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Title: Seeing triple : archaeology, field drawing and the Semantic Web
Author: Wright, Holly
ISNI:       0000 0004 2716 745X
Awarding Body: University of York
Current Institution: University of York
Date of Award: 2011
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This thesis explores the Semantic Web with relation to archaeology, and whether it is yet possible for non-specialist archaeologists to create, use and share their data using Semantic Web technologies and principles. It also considers whether spatial data derived from field drawings can be incorporated alongside textual data, to ensure a more complete archaeological record is represented on the Semantic Web. To determine if these two related questions can be answered, a practical application was undertaken, followed by a discussion of the results, and recommendations for future work. Two archaeological datasets were chosen for the practical application. The first was an Anglian and Anglo-Scandinavian site in the Yorkshire Wolds located near Burrow House Farm, Cottam, excavated by the Department of Archaeology at the University of York. The second was from the Anglo-Scandinavian area of the multi-period Hungate site in the York city centre, excavated by the York Archaeological Trust. One of the primary tenets of the Semantic Web is interoperability of data, and the sites were chosen because they were related archaeologically, but differed technologically. Both datasets included field drawings from which data could be extracted, along with augmentory databases to enhance the demonstration. The data was carried through a complete workflow, from extraction, alignment to an ontology, translation into RDF, querying and visualisation within an RDF store, and through to publication as Linked Data. This practical application was completed primarily using newly available generic tools, which required a minimal amount of specialist knowledge during most phases of the process. It demonstrated it is currently possible for non-specialist archaeologists to work with their data using Semantic Web technologies, including some data derived from field drawings. It showed how the Semantic Web allows archaeologists to use their data in new ways, and that it is a fruitful area for further work.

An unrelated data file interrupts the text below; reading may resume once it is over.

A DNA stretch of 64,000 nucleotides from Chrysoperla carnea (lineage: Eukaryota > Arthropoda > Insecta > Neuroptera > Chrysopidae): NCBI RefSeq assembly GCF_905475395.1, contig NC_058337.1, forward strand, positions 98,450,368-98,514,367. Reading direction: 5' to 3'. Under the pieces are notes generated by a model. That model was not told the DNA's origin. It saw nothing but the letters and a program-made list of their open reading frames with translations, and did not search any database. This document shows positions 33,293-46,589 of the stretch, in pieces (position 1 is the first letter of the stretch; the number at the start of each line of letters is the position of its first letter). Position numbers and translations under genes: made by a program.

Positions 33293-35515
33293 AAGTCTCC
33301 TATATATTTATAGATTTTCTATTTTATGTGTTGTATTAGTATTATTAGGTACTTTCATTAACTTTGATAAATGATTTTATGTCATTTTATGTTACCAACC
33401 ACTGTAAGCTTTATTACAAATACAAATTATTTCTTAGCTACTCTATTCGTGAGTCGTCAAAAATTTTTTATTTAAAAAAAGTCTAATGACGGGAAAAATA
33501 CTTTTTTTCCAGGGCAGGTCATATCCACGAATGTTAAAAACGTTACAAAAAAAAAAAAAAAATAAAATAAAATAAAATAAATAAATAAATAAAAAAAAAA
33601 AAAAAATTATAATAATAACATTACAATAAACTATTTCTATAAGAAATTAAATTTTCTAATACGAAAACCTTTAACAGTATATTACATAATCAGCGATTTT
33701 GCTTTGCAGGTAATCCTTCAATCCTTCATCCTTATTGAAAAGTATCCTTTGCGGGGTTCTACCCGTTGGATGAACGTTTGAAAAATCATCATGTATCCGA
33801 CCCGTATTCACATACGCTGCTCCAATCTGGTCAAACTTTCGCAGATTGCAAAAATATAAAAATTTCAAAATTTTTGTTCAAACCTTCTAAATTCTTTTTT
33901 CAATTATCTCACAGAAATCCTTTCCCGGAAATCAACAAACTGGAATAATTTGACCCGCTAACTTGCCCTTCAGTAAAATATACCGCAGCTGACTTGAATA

Supervisor: Richards, Julian D. Sponsor: Not available
Qualification Name: Thesis (Ph.D.) Qualification Level: Doctoral
EThOS ID:  DOI: Not available